Facing Redundancy, What Are Your Rights

Facing Redundancy, What Are Your Rights

Your legal rights in a redundancy situation

Before any employee is made redundant they must first be informed that their role is ‘at risk’, and must be invited to take part in a consultation.

This consultation must explore any possible alternatives to making you redundant, such as re-deploying you to another role within the company. If you decide to take an alternative role, you are entitled to carry out the role on a trial basis for up to four weeks. If at the end of this period, you then decide that the new role is not suitable for you, you can still choose to leave the company and receive any statutory redundancy pay to which you are entitled.

Regardless of the time you have been with the company, you have a legal right to either work the notice period specified in your contract, or to be paid your full wages in lieu of notice for this period. If there is to be a selection process whereby some employees will be made redundant and others will be retained, then no matter how long or short a time you have been with the company, you have the right to expect that the selection process will be fair and non-discriminatory.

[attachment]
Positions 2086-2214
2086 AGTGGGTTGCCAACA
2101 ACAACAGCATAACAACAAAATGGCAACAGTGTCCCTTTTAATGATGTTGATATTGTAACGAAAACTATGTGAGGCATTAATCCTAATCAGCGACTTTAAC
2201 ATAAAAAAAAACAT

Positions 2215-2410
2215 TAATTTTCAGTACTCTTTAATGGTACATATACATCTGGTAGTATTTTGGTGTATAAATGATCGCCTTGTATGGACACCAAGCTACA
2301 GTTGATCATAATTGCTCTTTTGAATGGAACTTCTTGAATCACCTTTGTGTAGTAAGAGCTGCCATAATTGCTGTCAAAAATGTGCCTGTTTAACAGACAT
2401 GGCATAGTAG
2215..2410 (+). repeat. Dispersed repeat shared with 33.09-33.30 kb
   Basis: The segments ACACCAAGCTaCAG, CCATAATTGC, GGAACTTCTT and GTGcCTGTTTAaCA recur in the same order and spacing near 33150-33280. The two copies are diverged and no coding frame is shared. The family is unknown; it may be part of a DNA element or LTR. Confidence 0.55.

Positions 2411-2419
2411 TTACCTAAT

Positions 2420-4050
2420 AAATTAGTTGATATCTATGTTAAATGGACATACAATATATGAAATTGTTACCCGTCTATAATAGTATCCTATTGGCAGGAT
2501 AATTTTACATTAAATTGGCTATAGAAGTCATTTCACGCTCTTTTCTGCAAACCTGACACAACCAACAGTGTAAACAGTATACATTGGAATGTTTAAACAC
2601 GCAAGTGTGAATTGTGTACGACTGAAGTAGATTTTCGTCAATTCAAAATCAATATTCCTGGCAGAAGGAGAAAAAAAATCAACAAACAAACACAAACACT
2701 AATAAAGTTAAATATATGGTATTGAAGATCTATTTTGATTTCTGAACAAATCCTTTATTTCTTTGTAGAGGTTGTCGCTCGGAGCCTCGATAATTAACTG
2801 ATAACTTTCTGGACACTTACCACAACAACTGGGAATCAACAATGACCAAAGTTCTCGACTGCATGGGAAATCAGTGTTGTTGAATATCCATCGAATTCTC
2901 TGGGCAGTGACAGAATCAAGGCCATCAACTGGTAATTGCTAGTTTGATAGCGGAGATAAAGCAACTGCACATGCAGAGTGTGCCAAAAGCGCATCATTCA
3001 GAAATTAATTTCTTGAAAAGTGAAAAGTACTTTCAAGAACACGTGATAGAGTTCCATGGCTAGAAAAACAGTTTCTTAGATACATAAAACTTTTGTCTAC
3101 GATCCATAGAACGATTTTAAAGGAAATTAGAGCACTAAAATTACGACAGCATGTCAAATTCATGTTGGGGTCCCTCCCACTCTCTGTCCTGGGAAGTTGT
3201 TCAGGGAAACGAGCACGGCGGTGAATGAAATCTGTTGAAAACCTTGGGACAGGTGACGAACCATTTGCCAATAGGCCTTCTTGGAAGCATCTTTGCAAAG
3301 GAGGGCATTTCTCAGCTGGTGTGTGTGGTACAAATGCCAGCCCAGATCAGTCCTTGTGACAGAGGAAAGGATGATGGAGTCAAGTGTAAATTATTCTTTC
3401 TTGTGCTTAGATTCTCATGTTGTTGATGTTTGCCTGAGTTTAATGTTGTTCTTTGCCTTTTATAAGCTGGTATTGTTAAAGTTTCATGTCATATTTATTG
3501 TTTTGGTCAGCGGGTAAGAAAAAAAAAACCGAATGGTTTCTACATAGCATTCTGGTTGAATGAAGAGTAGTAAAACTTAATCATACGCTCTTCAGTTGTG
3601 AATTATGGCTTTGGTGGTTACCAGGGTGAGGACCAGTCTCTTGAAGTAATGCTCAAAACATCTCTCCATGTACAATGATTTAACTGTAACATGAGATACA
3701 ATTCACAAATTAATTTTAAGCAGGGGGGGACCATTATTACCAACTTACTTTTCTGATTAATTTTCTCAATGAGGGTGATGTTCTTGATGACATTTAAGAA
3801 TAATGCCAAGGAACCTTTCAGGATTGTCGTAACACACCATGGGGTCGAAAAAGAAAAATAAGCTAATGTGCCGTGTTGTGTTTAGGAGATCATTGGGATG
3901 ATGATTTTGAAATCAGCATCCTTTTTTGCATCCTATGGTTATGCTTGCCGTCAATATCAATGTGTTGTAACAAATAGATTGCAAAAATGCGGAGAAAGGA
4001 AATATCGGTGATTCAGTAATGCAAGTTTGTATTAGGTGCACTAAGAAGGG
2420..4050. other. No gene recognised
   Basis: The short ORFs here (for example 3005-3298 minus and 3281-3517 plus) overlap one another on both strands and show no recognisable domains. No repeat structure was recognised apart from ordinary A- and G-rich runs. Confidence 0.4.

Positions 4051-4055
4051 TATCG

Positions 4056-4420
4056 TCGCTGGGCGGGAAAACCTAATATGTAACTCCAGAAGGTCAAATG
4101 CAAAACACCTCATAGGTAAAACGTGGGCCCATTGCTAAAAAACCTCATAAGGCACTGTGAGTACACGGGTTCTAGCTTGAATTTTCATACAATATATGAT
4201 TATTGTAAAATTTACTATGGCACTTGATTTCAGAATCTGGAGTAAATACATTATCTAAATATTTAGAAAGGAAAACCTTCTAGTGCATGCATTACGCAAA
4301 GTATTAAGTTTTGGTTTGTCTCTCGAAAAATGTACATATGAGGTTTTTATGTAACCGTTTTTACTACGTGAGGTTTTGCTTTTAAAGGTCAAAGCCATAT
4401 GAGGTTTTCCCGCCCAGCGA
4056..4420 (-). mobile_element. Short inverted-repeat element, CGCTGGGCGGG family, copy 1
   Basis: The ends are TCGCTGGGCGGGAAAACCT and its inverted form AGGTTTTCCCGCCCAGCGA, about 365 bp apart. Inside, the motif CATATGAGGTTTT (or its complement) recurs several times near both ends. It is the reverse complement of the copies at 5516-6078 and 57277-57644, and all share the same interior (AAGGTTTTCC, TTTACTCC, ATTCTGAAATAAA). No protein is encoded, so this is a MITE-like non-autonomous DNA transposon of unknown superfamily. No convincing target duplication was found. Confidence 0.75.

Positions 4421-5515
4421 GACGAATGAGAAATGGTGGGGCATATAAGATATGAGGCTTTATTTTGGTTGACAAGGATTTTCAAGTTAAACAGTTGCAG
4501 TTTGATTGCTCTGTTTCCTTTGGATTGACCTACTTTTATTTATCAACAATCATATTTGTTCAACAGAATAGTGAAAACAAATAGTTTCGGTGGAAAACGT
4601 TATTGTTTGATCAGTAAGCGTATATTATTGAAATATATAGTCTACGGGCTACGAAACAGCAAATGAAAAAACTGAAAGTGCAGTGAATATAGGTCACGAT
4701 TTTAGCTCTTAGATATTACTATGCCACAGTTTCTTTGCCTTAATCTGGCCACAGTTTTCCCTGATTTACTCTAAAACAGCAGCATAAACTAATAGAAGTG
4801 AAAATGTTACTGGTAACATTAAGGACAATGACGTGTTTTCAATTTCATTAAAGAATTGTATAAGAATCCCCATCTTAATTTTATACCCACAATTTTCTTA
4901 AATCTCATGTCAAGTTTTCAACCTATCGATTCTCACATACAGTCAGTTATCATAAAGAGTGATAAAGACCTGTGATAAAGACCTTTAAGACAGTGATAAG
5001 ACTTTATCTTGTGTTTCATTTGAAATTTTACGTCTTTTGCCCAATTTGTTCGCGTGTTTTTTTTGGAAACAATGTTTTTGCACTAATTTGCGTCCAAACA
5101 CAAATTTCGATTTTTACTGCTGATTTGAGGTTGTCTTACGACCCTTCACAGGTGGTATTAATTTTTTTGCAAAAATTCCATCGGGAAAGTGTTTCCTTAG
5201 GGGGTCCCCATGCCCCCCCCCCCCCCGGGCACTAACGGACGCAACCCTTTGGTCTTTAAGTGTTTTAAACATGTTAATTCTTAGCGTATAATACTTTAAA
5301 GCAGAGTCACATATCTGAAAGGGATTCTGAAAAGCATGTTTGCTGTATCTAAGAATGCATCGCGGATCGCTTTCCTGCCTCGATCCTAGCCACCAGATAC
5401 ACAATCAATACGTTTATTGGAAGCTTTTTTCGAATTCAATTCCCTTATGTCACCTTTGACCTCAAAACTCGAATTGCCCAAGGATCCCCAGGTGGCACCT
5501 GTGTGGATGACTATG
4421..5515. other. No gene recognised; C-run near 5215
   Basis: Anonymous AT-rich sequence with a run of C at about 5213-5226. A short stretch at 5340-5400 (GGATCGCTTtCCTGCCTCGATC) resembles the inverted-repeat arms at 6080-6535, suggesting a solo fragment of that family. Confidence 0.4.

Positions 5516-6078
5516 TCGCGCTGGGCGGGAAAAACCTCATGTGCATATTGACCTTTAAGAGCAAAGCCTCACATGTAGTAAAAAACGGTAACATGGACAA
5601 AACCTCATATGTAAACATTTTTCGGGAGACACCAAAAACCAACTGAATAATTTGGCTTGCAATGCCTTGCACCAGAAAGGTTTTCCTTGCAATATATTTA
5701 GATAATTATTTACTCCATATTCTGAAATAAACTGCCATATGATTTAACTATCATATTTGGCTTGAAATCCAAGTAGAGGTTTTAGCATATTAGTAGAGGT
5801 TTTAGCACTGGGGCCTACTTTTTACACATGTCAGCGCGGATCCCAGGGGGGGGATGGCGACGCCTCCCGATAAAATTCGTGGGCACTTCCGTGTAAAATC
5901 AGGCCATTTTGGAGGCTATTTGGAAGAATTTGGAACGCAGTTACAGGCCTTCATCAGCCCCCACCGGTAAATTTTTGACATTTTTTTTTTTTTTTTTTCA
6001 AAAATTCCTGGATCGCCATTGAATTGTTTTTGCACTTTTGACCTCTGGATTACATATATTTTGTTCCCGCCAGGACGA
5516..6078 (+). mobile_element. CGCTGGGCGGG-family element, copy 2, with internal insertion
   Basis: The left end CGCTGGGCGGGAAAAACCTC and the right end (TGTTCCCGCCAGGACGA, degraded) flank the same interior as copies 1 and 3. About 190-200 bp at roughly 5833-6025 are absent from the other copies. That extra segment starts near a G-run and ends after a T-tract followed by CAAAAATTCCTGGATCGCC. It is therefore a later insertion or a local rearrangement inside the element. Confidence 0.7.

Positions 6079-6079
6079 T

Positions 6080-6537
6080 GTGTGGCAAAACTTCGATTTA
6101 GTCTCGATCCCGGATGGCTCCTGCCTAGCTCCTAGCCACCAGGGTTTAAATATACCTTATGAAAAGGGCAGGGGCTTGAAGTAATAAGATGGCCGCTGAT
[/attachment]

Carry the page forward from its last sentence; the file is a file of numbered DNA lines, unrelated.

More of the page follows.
After two years’ service, you gain additional rights in a redundancy situation. You have the right to take time off work to attend interviews or to undertake additional training to boost your chances of finding new employment. You also become entitled to statutory redundancy pay after two years’ service, up to a maximum of £14,370. This amount is calculated as:

  • Half a week’s pay for each full year of service while you were aged under 22
  • One week’s pay for each full year of service while you were aged between 22 and 40
  • One and a half weeks’ pay for each full year of service while you were 41 or older

(All subject to a maximum of 20 years’ service)

Your contract may also entitle you to receive an additional redundancy payment over and above the amount of the statutory payment. Alternatively, it may dictate that you receive payment in lieu of annual leave not taken at the time your employment ceases.

When it tells you your role is at risk, your employer may offer you a ‘settlement agreement’. There is no obligation to accept the terms of this settlement, and it is a requirement you take independent legal advice before entering into any such agreement. A settlement agreement is a legally binding contract setting out what termination payment and other severance benefits you can expect, and once entered into, prevents you from taking legal action regarding the circumstances of your departure.

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